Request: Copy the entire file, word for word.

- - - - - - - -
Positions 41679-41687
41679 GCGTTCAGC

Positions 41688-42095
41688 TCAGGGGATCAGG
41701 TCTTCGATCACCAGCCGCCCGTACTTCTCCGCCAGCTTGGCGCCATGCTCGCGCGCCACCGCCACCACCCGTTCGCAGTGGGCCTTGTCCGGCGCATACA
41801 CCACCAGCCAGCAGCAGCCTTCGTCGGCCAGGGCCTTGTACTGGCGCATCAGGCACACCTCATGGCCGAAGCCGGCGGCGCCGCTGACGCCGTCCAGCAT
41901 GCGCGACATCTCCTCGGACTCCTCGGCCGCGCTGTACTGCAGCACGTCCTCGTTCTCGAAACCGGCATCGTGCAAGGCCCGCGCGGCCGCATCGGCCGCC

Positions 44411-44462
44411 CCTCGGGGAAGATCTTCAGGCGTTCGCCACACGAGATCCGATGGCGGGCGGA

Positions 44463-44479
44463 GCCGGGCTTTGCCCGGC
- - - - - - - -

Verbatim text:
Positions 41679-41687
41679 GCGTTCAGC

Positions 41688-42095
41688 TCAGGGGATCAGG
41701 TCTTCGATCACCAGCCGCCCGTACTTCTCCGCCAGCTTGGCGCCATGCTCGCGCGCCACCGCCACCACCCGTTCGCAGTGGGCCTTGTCCGGCGCATACA
41801 CCACCAGCCAGCAGCAGCCTTCGTCGGCCAGGGCCTTGTACTGGCGCATCAGGCACACCTCATGGCCGAAGCCGGCGGCGCCGCTGACGCCGTCCAGCAT
41901 GCGCGACATCTCCTCGGACTCCTCGGCCGCGCTGTACTGCAGCACGTCCTCGTTCTCGAAACCGGCATCGTGCAAGGCCCGCGCGGCCGCATCGGCCGCC

Positions 44411-44462
44411 CCTCGGGGAAGATCTTCAGGCGTTCGCCACACGAGATCCGATGGCGGGCGGA

Positions 44463-44479
44463 GCCGGGCTTTGCCCGGC